Written by Lauren Simmons // Photo by Morgan Pickering
Harding students and faculty celebrated the grand opening of the Center for Translation last week. Tom Norton served as guest speaker Sept. 28, and the University held a Blessing Ceremony Sept. 29 in the Holland-Waller Center.
The Center for Translation, adopting the slogan “Making Every Word Count,” is designed to provide language skills to translation students and equip them to use those skills for community service in Searcy.
Norton, who worked in interpretation and translation for 25 years, spoke on the opportunity students have to integrate faith into their translation work at Harding.
“The title of ‘Making Every Word Count’ – that’s really what we are all about here,” Norton said. “Nothing happens if the translator isn’t there.”
Michelle Holland, assistant professor of foreign languages and international studies and assistant director of the Center for Translation, said the students will grow their skills and give back to the community through the translation services.
“We want to offer our translations at very reduced rates or even pro bono to show our students that they can use their gifts to serve the community and serve God,” Holland said.
While there are other language service providers in town, such as El Puente and Link 501, the Center for Translation will also work to meet the needs of the community. Holland said the first project the students will have is working with schools in the area, and then they will move on to work with doctors and banks to provide translation services and needs.
Holland said the translation center now offers an online graduate certificate in translation for any senior language students wishing to improve their skills.
Senior Chloe Dalrymple said she worked closely with Holland on another project given to language students: translating a novel from English to Spanish. Dalrymple was joined by senior Sierra Tackwell in the Translation Club to work on translating the novel, which was written about a missionary doctor in Honduras. The women worked with Holland to translate the chapters page by page so the Hondurans included in the novel can read it in their own language.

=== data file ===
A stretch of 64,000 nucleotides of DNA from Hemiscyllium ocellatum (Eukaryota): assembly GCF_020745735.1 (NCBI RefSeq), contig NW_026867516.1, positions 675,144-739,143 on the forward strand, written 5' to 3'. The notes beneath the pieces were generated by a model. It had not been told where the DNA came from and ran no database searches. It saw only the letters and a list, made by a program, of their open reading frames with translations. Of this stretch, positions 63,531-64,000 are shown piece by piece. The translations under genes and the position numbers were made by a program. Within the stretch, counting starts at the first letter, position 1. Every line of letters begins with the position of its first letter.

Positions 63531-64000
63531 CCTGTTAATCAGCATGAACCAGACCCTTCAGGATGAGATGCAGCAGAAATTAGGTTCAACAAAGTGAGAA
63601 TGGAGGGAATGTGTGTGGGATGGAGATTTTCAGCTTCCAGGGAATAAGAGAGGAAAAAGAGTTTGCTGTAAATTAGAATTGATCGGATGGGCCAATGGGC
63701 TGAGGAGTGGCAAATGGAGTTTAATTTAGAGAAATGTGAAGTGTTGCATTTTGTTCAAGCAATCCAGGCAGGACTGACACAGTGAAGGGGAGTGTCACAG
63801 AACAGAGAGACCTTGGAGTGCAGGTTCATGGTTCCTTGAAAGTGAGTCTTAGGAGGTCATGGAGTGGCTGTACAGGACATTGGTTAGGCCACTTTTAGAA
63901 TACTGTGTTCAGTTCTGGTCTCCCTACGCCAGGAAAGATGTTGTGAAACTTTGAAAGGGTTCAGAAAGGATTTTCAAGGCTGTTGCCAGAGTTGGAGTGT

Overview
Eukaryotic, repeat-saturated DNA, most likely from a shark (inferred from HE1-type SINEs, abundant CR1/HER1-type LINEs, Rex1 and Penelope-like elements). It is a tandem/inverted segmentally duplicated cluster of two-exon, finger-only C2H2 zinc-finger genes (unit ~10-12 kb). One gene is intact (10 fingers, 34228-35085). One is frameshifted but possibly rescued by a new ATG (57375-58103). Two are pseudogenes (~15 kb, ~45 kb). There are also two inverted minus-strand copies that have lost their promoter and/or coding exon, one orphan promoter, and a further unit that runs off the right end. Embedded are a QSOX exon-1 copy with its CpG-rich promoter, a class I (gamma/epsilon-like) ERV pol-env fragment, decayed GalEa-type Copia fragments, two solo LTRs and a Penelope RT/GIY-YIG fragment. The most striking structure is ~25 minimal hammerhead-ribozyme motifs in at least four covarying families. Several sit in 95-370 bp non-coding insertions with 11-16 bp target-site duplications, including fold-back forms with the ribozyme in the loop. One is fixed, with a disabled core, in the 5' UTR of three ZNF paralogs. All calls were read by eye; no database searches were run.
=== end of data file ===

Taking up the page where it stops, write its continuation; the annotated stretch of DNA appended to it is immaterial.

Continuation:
Tackwell said she is excited to see how the Center for Translation will bless the Searcy community.
“It will be good to see how it impacts the rest of the community and bring Harding and Searcy together,” Tackwell said.
The translation center will use new programs such as the AI translation service DeepL and other organizational programs to help assist student translators who will be working hand-in-hand with technology. Dalrymple said she is excited by the possibilities computers and language translation will bring.
“As a computer science major, I’m a big proponent for programs and that kind of thing, so I think it can be a huge help and make it much quicker to translate more works,” Dalrymple said. “However, there is that human aspect of being able to understand the intent behind something that is not going to be able to be done through a computer.”
Holland said the need in Searcy for more language services is great, and she wanted the translation center to be a place known to be reliable, trustworthy and helpful. She said the Foreign Language Department and Center for Translation have opportunities for students of all majors to participate. Holland and the members of the Translation Club highly encourage every student to take a foreign language class.
“I think that [the Center for Translation] is important for students of all majors,” Holland said. “God told us to go into all the world. How are we going to go into the world and preach if we don’t speak their languages?”